Thermal Energy Teacher Resources

Find Thermal Energy educational ideas and activities

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Differentiate between temperature and thermal energy. Your class will build a thermometer using simple materials and develop their own scale for measuring temperature. Discuss with your class and consider why engineers need to understand the properties of thermal energy.
Students measure the heat absorbed by different materials and learn why engineers need to know how different materials story thermal energy when designing buildings. In this heat capacity lesson plan, students use a thermometer to measure the heat of materials.
Learners study thermal energy and energy transfer to sea ice processes. In this energy transfer lesson plan, students make their own ice cream and discuss energy transfer and thermal energy. Learners view a radiation overhead and its role in sea ice growth. Students watch a demonstration using water, saltwater, and ice cubes. Learners complete a worksheet about melting the ice.
Conduct an experiment on the absorption of thermal energy. Discuss simple water heating systems and how characteristics of the parts can be changed. Your pupils work in groups and change one variable to observe the effect it has on how water absorbs thermal energy.
Fifth graders study thermal energy and conduction. In this thermal energy lesson, 5th graders participate in a series of investigations to study thermal energy transfer and conduction. Students complete a data worksheet for the experiments and draw a diagram for each example from the investigation. Students write a journal entry about conduction.
Sixth graders complete scientific experiments on thermal energy. For this scientific inquiry lesson, 6th graders complete experiments for a water heating device and change variables with the experiment to observe the effects on thermal energy. Students present their research through summaries and presentations.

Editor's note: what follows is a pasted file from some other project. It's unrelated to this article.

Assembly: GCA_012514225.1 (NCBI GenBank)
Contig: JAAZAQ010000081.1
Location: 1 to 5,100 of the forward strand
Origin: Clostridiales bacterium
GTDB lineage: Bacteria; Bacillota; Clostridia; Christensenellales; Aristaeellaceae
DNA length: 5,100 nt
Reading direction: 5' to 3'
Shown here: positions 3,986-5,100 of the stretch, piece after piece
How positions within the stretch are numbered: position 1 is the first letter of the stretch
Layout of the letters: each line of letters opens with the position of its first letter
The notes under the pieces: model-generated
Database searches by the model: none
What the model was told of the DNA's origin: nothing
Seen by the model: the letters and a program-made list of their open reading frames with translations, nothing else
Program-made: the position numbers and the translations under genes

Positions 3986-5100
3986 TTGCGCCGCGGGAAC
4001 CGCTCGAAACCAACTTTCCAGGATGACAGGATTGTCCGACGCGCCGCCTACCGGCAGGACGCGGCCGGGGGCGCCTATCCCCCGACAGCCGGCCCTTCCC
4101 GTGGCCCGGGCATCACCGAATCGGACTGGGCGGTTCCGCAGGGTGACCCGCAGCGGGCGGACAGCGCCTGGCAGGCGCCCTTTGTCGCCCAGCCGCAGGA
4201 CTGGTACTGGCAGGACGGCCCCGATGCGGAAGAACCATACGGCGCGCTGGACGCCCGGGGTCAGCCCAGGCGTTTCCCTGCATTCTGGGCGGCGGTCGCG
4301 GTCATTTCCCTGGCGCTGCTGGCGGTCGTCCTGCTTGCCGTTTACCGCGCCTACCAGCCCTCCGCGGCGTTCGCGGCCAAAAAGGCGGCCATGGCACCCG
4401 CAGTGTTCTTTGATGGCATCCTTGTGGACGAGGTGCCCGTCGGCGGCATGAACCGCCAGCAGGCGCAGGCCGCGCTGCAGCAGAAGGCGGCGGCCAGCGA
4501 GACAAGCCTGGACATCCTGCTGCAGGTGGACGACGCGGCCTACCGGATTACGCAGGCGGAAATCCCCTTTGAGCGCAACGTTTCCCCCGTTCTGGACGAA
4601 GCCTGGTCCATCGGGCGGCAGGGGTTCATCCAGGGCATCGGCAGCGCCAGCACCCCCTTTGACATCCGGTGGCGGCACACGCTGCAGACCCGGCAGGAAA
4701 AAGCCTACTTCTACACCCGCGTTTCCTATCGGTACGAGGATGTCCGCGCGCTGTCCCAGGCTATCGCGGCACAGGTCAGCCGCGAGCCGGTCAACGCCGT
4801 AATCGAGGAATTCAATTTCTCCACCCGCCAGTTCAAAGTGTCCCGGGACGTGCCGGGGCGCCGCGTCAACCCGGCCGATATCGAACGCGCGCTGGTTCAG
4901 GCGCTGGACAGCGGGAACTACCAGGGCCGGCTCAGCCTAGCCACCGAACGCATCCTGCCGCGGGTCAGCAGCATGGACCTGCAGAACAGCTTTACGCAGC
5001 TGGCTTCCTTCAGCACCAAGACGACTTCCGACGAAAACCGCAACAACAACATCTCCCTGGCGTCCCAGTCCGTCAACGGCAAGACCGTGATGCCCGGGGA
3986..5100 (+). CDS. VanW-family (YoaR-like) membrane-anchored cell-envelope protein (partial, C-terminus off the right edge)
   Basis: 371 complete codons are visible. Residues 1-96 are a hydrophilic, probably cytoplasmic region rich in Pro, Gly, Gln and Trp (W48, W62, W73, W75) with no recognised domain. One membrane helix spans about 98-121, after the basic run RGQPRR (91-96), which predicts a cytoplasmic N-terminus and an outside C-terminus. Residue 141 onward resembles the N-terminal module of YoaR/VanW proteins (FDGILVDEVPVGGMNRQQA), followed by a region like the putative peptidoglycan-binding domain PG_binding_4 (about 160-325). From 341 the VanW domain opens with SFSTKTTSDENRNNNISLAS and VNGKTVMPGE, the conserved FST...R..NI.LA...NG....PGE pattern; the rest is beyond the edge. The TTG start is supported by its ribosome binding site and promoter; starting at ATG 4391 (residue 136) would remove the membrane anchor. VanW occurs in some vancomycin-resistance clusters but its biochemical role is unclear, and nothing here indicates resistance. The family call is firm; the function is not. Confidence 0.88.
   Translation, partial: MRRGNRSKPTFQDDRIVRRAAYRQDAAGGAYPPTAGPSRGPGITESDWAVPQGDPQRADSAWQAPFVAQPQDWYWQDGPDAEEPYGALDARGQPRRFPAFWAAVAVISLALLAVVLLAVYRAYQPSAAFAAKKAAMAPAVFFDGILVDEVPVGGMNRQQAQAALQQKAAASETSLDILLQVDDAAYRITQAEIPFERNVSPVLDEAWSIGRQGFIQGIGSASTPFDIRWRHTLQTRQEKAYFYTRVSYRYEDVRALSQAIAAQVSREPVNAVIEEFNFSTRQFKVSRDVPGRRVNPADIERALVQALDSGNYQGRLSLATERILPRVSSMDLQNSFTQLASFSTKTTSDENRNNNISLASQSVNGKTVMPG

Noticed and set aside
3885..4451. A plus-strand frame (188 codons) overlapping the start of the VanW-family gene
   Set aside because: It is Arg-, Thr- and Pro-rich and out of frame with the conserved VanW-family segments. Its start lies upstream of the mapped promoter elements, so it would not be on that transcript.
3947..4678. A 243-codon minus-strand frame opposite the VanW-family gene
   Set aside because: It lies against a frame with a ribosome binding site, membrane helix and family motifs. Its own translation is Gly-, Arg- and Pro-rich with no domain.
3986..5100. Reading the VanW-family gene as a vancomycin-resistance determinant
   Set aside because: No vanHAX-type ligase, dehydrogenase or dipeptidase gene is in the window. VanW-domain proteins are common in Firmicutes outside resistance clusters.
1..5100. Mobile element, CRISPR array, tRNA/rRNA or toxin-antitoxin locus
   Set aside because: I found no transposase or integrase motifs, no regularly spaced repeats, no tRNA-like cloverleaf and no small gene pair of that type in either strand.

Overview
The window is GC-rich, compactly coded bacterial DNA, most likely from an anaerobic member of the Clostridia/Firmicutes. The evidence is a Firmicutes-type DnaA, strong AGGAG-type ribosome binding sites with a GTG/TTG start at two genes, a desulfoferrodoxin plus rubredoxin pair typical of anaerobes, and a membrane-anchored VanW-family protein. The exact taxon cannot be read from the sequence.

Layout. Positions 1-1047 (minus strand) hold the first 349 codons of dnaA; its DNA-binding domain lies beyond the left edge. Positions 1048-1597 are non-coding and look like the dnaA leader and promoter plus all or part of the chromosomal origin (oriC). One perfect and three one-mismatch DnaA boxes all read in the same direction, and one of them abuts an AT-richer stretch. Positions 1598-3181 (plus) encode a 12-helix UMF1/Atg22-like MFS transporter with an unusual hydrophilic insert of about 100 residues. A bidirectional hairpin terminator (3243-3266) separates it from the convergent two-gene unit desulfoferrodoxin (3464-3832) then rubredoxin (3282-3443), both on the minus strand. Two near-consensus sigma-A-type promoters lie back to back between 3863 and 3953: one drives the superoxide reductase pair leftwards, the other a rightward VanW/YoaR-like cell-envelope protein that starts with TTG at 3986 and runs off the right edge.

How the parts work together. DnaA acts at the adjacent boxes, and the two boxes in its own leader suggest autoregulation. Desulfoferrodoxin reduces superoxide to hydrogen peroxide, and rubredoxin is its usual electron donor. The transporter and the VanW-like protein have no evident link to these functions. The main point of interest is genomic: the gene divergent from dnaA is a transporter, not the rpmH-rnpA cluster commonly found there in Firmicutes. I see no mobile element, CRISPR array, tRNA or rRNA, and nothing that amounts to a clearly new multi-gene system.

Young scholars define temperature and heat, distinguish between temperature and heat flow, calculate amount of heat energy released or absorbed in chemical process, and design procedure, through experimentation, to gather and evaluate data to achieve desired end.
In this thermal energy worksheet, students answer 6 questions about substances that have greater thermal energy, substances that take more thermal energy to raise their temperatures and the heat lost and gained by substances.
Examine how heat can be transferred between systems by reconstructing a diagram on energy flow and solving problems on heat flow and work done.
Sixth graders discover heat is conducted in a variety of ways. In this physical science lesson, 6th graders investigate various conductors of heat, they explain their findings, and discover how energy is exchanged between objects through radiation. To conclude the lesson, students write predictions in their science notebooks to questions prompted by the teacher.